How To Troubleshoot A Washing Machine Inlet Valve
Few home appliances play as vital a role as the washing machine. For that reason, many homeowners are thrown into a panic when their washing machine stops working the way it should. Luckily, many common issues are simple enough to correct without having to hire a professional plumber. This article will teach you how to troubleshoot one common washing machine plumbing issue--a malfunctioning inlet valve.
The Inlet Valve
The inlet valve, located on the back of the machine, is the component to which the two water hoses attach. It consists of two gates whose purpose is to open up when water needs to flow into the machine. Each gate is controlled by a solenoid, which sends an electrical signal when the washer is turned on. A malfunctioning inlet valve may cause the washer to not fill or run properly, or even to wash at an incorrect water temperature.
The Filter Screens
The first step in troubleshooting an inlet valve is to inspect the filter screens. Before you do this, unplug the washing machine and turn off both of the water supply valves. Now you can detach the two water supply hoses from the inlet valve. Use a flashlight to look into the valve's two hose fittings. Each one should contain its own filter screen. Remove an detritus that may be blocking or clogging the flow of water through the screen.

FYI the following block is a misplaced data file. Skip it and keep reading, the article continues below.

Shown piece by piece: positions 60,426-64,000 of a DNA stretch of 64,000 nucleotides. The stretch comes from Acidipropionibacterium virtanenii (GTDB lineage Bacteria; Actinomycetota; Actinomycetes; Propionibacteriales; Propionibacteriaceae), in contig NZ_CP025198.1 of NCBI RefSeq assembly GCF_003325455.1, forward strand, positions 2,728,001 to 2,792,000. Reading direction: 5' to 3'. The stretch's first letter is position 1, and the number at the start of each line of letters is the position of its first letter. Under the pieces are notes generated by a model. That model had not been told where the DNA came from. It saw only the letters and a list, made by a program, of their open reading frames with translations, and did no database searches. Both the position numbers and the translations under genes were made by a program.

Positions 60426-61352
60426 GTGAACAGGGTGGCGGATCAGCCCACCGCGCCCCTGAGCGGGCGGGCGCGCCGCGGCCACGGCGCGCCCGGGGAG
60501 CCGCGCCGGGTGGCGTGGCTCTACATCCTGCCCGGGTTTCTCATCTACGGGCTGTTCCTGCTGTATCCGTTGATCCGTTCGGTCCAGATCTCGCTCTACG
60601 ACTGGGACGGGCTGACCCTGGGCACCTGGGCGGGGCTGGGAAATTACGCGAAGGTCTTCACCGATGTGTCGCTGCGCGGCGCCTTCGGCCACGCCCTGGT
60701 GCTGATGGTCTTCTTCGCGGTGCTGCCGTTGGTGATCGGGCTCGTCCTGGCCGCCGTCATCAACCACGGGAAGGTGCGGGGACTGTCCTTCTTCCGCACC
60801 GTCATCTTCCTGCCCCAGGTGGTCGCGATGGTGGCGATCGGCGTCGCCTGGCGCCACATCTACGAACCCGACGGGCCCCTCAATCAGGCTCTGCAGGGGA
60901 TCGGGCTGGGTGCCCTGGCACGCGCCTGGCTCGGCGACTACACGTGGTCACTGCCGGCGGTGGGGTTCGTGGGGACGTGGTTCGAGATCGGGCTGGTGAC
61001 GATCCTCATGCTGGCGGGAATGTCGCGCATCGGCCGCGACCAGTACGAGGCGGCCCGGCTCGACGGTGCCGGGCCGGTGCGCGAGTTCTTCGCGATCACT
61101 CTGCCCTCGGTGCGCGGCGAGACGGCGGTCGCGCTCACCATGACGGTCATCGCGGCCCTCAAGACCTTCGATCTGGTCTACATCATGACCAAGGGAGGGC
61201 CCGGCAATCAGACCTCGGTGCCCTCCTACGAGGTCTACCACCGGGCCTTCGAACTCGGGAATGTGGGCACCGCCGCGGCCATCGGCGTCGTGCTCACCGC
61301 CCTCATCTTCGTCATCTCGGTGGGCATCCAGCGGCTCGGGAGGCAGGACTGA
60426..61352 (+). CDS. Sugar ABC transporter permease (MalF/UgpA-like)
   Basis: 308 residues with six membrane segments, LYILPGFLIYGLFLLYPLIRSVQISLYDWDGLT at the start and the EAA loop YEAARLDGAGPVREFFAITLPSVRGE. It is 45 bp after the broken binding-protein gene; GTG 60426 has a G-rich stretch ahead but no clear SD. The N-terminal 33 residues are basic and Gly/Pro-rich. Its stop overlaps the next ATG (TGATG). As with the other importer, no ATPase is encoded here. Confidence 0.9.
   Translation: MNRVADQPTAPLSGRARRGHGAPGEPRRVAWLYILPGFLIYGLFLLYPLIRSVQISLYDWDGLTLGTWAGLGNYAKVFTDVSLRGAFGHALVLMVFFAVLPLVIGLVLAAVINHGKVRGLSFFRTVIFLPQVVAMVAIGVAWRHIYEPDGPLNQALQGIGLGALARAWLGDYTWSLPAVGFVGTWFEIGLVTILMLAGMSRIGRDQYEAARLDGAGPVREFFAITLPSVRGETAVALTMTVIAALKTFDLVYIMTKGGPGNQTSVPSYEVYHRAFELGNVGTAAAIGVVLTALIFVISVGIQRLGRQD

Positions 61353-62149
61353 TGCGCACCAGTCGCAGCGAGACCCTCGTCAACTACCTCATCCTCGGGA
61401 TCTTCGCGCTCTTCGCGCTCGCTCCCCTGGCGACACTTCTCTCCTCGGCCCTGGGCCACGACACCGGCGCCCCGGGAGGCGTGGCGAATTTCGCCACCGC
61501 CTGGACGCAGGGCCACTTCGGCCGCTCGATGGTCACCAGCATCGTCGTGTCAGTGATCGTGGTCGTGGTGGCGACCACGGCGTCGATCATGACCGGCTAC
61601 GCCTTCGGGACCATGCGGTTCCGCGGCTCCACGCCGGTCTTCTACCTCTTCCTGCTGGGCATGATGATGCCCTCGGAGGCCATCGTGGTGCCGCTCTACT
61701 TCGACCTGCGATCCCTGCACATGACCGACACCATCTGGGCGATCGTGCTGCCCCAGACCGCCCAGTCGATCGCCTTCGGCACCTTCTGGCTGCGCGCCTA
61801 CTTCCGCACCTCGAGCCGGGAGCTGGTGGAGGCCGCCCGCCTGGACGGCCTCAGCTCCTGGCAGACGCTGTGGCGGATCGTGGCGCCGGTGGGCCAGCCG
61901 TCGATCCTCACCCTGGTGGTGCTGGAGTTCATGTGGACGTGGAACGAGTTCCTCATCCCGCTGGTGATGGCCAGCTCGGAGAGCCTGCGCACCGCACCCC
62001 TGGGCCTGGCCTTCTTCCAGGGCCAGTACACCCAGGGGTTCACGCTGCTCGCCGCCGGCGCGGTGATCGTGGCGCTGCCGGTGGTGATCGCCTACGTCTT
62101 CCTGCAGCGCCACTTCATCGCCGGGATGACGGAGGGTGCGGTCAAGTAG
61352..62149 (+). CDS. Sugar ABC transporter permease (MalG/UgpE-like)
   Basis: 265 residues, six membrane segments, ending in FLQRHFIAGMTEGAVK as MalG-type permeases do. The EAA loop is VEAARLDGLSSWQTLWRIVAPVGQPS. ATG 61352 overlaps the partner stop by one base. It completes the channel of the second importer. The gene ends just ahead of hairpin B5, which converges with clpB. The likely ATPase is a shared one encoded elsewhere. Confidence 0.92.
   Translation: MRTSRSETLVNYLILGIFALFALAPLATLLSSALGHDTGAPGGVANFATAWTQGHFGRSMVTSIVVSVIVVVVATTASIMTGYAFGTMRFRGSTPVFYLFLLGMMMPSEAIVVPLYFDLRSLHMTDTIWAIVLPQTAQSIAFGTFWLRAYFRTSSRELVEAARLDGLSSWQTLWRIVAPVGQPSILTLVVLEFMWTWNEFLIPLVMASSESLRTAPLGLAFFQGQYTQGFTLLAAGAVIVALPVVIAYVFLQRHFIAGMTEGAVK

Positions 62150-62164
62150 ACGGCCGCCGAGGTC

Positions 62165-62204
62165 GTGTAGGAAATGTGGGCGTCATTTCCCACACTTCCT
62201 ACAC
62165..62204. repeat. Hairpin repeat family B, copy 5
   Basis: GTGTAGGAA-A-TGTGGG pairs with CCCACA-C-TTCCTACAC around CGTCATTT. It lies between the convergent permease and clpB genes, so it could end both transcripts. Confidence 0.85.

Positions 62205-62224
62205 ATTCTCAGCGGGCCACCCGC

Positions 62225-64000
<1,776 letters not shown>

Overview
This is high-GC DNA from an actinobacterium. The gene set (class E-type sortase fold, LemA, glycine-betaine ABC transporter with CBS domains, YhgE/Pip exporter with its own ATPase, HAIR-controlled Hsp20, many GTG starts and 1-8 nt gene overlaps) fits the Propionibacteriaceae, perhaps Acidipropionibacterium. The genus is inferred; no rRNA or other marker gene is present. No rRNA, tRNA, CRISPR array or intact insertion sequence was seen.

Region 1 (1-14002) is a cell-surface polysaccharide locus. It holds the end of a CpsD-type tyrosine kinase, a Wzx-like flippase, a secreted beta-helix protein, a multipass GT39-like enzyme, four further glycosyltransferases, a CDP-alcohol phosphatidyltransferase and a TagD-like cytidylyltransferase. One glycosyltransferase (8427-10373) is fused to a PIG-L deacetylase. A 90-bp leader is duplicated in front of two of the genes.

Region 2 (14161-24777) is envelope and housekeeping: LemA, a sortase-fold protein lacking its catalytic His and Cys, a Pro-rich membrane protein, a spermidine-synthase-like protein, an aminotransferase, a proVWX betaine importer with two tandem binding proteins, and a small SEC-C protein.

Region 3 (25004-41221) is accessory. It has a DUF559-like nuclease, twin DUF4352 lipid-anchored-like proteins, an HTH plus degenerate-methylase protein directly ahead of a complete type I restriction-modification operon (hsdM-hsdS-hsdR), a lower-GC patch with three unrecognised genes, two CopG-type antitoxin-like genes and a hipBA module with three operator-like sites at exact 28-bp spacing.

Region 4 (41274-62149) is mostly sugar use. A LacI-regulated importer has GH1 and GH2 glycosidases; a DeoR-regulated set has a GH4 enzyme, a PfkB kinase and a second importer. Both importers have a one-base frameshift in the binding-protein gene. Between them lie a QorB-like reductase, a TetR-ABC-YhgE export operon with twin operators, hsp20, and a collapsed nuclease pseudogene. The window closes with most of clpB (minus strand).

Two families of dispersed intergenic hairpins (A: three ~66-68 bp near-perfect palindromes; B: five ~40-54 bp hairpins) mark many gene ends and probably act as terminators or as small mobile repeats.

If the filter screens don't appear to be the root of the problem, the next step is to check the solenoids. This will require the use of a volt-ohm meter, also known as a multi-meter. This handy tool will allow you to determine whether current is flowing through each of the solenoids the way that it should.
To access the solenoids on your inlet valve, you may need to remove either the top or the back of the machine. Consult your owner's manual for the best way to gain access to this component. The next step will be to disconnect the two wires that are connected to each of the two solenoids. Consider labeling them with a piece of masking tape so as to be able to reconnect them to the appropriate terminals.
The next step is to touch the multi-meter's probes to the terminals on each solenoid, one at a time. Ideally, your multi-meter will register some degree of resistance. If even one of the solenoids does not show resistance, you will need to replace your inlet valve. Consult your owner's guide for the appropriate part number, so as to ensure you end up with a correct fit. Contact a local plumber, such as one from Knights Plumbing & Drain, for further assistance.